Bonus Tracks:
10. "Alice D. Millionaire" (Grateful Dead) – 2:22
11. "Overseas Stomp (The Lindy)" (Jab Jones and Will Shade) – 2:24
12. "Tastebud" (Ron McKernan) – 4:18
13. "Death Don't Have No Mercy" (Reverend Gary Davis) – 5:20
14. "Viola Lee Blues" (edited version) (Lewis) – 3:00
15. "Viola Lee Blues" (live at Dance Hall, Rio Nido, CA 9/3/67) (Lewis) – 23:13

* The Japan CD reissue contains the full-length versions of "Good Morning Little Schoolgirl", "Sitting on Top of the World", "Cream Puff War", "Morning Dew", and "New, New Minglewood Blues"

* Tracks 10–13 recorded at RCA Victor Studio A, Hollywood, CA on February 2, 1967

* Track 14 is an edited version of track 9.

* Track 15 recorded live at Dance Hall, Rio Nido, CA on September 3, 1967; the master analog reels of "Viola Lee Blues" are said to exclude the beginning of the song.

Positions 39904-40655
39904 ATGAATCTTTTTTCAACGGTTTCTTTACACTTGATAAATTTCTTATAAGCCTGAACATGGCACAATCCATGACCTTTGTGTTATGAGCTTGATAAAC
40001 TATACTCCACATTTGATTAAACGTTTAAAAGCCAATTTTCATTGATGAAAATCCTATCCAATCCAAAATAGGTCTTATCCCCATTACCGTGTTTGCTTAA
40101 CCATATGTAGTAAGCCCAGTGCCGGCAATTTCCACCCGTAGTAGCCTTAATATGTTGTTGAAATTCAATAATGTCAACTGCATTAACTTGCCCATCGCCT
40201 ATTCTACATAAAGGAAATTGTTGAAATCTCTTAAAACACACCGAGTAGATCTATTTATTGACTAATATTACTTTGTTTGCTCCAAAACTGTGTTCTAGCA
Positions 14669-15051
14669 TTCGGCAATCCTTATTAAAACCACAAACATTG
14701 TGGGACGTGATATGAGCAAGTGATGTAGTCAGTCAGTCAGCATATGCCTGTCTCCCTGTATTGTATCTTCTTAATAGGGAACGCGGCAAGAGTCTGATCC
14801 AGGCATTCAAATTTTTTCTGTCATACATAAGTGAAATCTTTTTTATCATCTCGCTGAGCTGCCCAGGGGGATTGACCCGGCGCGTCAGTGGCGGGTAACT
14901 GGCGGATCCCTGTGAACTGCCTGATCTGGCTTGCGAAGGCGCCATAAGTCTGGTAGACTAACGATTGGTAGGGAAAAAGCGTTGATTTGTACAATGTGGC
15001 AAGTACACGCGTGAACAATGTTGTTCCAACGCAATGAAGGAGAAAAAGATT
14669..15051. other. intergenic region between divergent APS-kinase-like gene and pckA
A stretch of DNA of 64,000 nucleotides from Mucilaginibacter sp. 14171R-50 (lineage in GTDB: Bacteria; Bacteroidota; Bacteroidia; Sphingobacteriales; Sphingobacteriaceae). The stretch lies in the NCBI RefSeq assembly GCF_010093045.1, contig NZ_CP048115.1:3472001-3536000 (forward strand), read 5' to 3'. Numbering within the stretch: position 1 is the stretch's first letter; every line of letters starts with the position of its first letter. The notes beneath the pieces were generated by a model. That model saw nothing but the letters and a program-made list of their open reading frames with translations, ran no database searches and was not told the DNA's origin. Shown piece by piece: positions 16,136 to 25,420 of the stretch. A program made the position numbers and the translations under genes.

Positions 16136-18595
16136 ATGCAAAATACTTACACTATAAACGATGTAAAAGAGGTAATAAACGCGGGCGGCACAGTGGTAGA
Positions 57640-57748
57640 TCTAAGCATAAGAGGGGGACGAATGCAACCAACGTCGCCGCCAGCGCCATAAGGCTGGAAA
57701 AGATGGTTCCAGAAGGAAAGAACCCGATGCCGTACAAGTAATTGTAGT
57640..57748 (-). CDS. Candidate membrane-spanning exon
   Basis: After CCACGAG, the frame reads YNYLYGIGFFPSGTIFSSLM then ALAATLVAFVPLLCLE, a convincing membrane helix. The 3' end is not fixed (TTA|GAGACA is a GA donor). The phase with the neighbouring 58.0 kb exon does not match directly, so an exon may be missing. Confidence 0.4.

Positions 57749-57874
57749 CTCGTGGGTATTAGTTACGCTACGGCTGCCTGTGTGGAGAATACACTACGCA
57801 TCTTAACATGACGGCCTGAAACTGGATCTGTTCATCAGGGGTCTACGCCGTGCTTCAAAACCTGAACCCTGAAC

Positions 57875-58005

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5 comments:

Anonymous said...

hi, chris, tahnk you very much for both dead. i'm a great fan of the music from the dead especially the early years and pigpen era. and the soundquality is phenomenal... ;-) lg, m

GaragePunk66 said...

thee quintessential Dead album, in my little corner of the universe anyhow

sensi05 said...

yeah! Thanks!

George said...

Merci Chris !

Anonymous said...

great chris!